Article as it appeared on HighlandsToday.com
January 27, 2008
By Bill Rogers | Highlands Today
[Photo: Kathy Waters | Highlands Today]
From left: Charles Miller and Sammy Rowe adjust a solar panel on a Sebring home on Friday.
SEBRING — Most people cringe when they open the dreaded electric bill — especially during the summer months. That's not the case for Robert Seybolt of Sebring.
"I was very, very happy," Seybold said of the $48 bill. "I used to pay $130 to $140 a month. "I think anyone would be happy."
Seybolt is sold on solar power. He has solar yard lights, a solar ventilator fan and solar charger on his boat.
"I wanted to get as much solar as I could," Seybolt said. "Why spend for fuel and energy when you can get it free."
Seybolt, who has 14 panels in his back yard, has a combination solar water heating and solar electric system that was installed by Solar Direct of Bradenton.
Dale Gulden, CEO of Solar Direct, explained that electric power is produced and is fed into a utility grid system that can be stored in batteries.
Gulden believes the current interest in solar is a result of the price of gas and oil going up and more talk about energy independence.
Charles Miller, owner of Miller Energetics Inc. in Avon Park, agrees. Although energy is now "too cheap," he said, as the price of gas increases people are going to have to find a way to offset the higher cost. Solar heating is one way to do that.
There are rebates for both residential and commercial users who are Florida residents. Federal tax credits are also available. The terms vary for solar water heater, solar electric and solar pool heating. The utility companies also have incentive programs.
For example, there is a flat rate of $500 for those who put in a solar water heater. However, Miller said due to their popularity of the rebate program the money that was appropriated last year is gone. Miller said it expected to be restored and the money will available this summer.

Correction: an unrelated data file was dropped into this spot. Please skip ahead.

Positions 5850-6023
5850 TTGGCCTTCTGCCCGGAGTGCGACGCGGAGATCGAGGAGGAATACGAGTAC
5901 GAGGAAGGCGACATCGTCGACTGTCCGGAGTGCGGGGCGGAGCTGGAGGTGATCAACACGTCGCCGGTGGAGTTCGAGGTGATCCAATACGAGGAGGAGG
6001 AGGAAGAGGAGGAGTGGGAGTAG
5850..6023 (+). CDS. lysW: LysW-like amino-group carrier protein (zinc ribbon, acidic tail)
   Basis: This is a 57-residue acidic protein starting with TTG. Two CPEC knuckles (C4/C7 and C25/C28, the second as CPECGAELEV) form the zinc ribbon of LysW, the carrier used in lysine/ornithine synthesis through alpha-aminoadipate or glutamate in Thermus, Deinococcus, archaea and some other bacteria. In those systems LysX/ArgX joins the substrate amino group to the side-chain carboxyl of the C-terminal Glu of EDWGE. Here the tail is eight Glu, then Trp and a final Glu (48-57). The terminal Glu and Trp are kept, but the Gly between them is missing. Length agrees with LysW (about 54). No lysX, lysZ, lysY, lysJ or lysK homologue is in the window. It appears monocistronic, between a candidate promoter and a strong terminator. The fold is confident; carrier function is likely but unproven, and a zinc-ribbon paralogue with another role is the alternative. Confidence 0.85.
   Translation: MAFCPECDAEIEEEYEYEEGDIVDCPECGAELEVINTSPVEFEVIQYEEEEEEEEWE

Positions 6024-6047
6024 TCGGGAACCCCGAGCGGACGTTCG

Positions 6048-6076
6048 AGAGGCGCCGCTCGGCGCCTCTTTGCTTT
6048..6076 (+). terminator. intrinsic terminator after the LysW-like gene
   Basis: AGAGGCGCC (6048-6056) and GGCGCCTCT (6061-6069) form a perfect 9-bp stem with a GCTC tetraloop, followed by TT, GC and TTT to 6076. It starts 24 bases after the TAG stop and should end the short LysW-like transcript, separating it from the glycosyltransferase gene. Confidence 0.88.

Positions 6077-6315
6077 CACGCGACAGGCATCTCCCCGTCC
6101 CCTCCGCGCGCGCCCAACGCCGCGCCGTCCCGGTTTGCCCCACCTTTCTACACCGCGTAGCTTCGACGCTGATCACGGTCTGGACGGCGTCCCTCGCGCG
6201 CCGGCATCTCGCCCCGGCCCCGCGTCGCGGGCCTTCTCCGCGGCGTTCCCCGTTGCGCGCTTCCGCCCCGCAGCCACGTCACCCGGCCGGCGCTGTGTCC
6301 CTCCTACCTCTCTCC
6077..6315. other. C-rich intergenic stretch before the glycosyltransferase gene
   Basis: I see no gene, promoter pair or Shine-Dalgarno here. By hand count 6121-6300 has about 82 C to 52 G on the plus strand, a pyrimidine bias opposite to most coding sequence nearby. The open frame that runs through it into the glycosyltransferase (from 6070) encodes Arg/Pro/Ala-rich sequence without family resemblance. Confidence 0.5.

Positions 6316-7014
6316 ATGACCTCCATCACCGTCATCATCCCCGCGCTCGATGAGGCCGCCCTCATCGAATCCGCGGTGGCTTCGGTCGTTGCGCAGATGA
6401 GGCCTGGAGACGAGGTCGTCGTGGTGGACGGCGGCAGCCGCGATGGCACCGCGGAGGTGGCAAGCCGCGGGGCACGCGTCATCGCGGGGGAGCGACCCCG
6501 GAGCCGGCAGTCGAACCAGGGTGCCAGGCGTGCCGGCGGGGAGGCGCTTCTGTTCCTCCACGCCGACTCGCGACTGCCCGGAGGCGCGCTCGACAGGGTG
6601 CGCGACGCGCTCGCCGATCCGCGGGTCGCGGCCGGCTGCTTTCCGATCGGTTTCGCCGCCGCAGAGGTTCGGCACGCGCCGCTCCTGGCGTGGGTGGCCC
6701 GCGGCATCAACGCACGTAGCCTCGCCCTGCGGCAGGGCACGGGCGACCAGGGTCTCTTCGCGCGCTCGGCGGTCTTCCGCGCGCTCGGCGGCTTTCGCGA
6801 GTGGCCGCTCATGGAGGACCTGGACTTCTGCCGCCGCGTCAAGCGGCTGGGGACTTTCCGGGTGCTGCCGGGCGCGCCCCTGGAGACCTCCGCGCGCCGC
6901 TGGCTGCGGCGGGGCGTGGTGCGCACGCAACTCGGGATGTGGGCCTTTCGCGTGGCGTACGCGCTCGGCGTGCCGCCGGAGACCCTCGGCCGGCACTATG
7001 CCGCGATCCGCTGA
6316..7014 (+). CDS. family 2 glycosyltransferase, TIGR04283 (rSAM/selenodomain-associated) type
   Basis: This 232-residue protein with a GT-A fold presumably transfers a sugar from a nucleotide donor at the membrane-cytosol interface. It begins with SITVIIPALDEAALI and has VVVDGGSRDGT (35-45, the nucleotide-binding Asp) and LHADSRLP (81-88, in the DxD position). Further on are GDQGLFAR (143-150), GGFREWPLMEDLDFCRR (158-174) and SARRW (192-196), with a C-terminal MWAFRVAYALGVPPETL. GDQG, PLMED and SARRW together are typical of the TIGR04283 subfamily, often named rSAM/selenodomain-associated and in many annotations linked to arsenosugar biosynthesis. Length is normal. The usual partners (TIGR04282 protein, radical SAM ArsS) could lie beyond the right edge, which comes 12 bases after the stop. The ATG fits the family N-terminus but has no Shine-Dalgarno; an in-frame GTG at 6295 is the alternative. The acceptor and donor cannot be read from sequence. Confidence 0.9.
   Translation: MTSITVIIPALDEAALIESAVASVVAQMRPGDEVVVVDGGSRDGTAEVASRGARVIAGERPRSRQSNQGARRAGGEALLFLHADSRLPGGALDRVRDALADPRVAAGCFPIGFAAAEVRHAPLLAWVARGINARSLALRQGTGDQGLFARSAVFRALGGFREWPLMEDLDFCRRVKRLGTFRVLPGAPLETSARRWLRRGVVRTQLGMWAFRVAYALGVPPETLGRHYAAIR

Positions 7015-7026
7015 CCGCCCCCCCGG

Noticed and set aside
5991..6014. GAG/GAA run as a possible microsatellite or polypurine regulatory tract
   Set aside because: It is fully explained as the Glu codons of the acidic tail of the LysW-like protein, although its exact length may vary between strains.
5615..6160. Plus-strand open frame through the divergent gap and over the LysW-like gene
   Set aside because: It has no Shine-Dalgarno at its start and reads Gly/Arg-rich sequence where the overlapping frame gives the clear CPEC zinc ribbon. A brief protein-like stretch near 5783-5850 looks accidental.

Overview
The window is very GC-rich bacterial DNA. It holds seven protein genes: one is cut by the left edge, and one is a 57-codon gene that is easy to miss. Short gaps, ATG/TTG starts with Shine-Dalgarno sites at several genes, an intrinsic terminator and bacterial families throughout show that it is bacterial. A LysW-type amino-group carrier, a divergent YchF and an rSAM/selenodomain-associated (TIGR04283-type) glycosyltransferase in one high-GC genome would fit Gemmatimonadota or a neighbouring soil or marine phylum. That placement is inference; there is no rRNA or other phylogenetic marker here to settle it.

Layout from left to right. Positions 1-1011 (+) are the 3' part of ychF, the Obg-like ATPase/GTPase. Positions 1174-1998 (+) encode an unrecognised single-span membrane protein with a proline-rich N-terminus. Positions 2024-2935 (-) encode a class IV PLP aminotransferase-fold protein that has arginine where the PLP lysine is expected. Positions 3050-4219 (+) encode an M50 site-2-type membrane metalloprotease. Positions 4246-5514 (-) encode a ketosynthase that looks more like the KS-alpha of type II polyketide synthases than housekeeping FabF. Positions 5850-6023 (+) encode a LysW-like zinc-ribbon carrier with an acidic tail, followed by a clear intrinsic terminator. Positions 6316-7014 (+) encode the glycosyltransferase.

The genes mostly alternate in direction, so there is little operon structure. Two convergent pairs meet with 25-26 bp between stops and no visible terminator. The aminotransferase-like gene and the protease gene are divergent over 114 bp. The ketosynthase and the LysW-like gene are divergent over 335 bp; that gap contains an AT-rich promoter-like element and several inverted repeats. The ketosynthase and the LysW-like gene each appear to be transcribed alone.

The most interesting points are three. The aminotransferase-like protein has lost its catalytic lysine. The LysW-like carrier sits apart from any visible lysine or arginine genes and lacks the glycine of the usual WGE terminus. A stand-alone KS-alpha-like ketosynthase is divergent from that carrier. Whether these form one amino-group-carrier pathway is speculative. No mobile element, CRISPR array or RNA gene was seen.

The cost of the domestic water systems vary in price, based on the difficulty of installation. Miller said a home with a steep roof will cost more to put in than a conventional roof. Another cost factor is the distance needed to run the copper "because copper is very expensive now."
The size of the water tanks and the panels also vary.
The panels are usually made of aluminum. A copper plate in the panel is where the water is heated, and the water flows through the copper tubes.
There is a pump integrated in the system that pumps the water through it. The pump runs on a "very small amount" of electricity, Miller said.
Miller, who has been in business since 1983, said there is also an electric backup heater in the tank so that if there are several overcast days the breaker can be switched on and the water will be heated by electricity.
The preferred direction where to place the panels, which are bolted to the roof truss, is on the south side because that is where the heat is, Miller said.
"I do wish that people would become more aware of how they can save energy," Miller said. "We have made it so easy for people because the cost of energy is only now starting to increase pretty dramatically.
"I think the idea that ' hey, I can save money by using the sun out there' I think is a very attractive idea," he added.